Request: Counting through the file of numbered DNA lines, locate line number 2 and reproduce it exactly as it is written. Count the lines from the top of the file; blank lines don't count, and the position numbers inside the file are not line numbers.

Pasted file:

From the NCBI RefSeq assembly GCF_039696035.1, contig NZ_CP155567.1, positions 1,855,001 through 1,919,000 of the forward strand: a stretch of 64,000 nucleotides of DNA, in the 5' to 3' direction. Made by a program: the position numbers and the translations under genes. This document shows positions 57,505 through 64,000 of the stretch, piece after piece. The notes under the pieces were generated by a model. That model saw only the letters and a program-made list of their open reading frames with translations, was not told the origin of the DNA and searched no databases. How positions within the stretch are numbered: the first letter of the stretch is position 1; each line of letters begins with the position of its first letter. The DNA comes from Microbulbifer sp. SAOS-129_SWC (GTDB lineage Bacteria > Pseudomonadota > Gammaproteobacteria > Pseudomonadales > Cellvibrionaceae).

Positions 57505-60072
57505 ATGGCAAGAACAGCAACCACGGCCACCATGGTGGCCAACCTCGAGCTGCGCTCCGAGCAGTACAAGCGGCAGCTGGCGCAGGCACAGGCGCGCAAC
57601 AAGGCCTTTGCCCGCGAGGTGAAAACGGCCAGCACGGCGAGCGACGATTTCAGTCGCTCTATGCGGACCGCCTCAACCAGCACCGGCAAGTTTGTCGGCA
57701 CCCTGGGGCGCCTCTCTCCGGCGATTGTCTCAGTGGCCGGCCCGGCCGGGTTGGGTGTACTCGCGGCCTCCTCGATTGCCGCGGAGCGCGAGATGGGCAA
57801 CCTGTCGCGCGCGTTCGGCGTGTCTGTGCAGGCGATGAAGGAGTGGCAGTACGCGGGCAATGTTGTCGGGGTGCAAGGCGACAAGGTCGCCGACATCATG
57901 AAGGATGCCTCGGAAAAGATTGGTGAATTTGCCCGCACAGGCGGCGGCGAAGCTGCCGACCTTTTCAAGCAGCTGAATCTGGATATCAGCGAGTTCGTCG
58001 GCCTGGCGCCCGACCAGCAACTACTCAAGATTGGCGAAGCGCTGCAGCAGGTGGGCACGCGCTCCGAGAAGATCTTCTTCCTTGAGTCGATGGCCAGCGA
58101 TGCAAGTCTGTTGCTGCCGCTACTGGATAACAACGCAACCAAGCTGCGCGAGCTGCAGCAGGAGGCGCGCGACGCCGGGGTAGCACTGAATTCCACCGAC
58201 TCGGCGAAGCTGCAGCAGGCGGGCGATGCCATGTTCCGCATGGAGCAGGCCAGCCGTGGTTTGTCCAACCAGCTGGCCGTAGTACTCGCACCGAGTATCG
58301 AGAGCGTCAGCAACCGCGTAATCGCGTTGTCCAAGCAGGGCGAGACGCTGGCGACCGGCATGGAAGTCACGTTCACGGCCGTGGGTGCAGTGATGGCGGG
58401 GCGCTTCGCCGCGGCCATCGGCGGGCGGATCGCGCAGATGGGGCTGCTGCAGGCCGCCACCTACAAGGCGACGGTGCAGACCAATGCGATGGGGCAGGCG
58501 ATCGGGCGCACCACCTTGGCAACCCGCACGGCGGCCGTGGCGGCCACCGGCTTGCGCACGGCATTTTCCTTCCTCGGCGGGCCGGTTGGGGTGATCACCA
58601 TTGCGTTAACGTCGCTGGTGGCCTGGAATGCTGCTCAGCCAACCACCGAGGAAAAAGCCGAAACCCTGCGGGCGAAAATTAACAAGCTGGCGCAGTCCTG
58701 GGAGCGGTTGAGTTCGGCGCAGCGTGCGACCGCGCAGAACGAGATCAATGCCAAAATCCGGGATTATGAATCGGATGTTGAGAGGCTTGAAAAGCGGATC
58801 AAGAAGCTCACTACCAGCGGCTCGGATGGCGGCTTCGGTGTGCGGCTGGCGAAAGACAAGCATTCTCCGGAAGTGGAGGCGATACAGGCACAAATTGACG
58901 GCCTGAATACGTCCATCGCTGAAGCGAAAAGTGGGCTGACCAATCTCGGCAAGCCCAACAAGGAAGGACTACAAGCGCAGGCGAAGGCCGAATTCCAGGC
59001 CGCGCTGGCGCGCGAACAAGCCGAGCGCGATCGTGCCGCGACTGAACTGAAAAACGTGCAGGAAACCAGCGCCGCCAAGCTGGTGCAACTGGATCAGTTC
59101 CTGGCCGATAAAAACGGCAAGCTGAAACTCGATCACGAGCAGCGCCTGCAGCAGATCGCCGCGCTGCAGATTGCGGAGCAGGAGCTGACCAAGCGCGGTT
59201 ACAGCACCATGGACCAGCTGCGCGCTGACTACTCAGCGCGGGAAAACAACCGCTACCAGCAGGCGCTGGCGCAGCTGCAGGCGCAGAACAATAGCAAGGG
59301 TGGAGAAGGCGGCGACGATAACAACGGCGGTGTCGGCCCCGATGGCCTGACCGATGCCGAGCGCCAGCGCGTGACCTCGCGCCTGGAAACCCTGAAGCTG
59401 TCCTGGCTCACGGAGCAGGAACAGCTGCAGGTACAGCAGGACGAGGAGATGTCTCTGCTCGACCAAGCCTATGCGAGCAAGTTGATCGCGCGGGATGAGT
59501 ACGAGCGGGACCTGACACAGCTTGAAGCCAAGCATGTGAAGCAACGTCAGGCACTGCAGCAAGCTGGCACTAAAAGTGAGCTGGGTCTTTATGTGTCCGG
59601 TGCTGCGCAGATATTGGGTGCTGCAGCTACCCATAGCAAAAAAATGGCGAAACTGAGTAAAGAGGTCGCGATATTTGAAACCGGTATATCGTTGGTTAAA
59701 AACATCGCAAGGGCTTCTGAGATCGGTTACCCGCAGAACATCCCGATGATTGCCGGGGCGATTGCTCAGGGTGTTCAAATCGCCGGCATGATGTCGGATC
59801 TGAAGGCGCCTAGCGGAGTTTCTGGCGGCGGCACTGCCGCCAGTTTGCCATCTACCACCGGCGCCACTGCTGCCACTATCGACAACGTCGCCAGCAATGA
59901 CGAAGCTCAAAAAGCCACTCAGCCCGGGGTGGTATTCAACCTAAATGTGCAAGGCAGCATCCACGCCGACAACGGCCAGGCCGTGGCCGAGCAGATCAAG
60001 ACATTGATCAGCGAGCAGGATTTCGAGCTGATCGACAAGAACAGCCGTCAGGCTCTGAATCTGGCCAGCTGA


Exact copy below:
Positions 57505-60072